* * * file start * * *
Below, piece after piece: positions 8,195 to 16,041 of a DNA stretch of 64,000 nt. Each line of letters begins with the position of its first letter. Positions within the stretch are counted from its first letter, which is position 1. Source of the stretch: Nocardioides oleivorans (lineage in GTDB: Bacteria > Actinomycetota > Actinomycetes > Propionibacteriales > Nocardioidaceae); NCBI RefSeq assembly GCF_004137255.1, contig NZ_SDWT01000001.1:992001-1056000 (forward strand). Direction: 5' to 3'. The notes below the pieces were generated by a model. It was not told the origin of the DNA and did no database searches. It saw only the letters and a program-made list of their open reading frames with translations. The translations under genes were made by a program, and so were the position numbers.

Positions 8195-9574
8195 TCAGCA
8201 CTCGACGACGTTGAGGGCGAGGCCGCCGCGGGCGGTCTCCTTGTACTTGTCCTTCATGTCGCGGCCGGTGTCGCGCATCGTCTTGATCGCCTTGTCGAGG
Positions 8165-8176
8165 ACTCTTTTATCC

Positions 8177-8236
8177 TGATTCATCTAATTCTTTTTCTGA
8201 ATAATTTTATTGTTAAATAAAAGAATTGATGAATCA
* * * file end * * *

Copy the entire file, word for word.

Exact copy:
Below, piece after piece: positions 8,195 to 16,041 of a DNA stretch of 64,000 nt. Each line of letters begins with the position of its first letter. Positions within the stretch are counted from its first letter, which is position 1. Source of the stretch: Nocardioides oleivorans (lineage in GTDB: Bacteria > Actinomycetota > Actinomycetes > Propionibacteriales > Nocardioidaceae); NCBI RefSeq assembly GCF_004137255.1, contig NZ_SDWT01000001.1:992001-1056000 (forward strand). Direction: 5' to 3'. The notes below the pieces were generated by a model. It was not told the origin of the DNA and did no database searches. It saw only the letters and a program-made list of their open reading frames with translations. The translations under genes were made by a program, and so were the position numbers.

Positions 8195-9574
8195 TCAGCA
8201 CTCGACGACGTTGAGGGCGAGGCCGCCGCGGGCGGTCTCCTTGTACTTGTCCTTCATGTCGCGGCCGGTGTCGCGCATCGTCTTGATCGCCTTGTCGAGG
Positions 8165-8176
8165 ACTCTTTTATCC

Positions 8177-8236
8177 TGATTCATCTAATTCTTTTTCTGA
8201 ATAATTTTATTGTTAAATAAAAGAATTGATGAATCA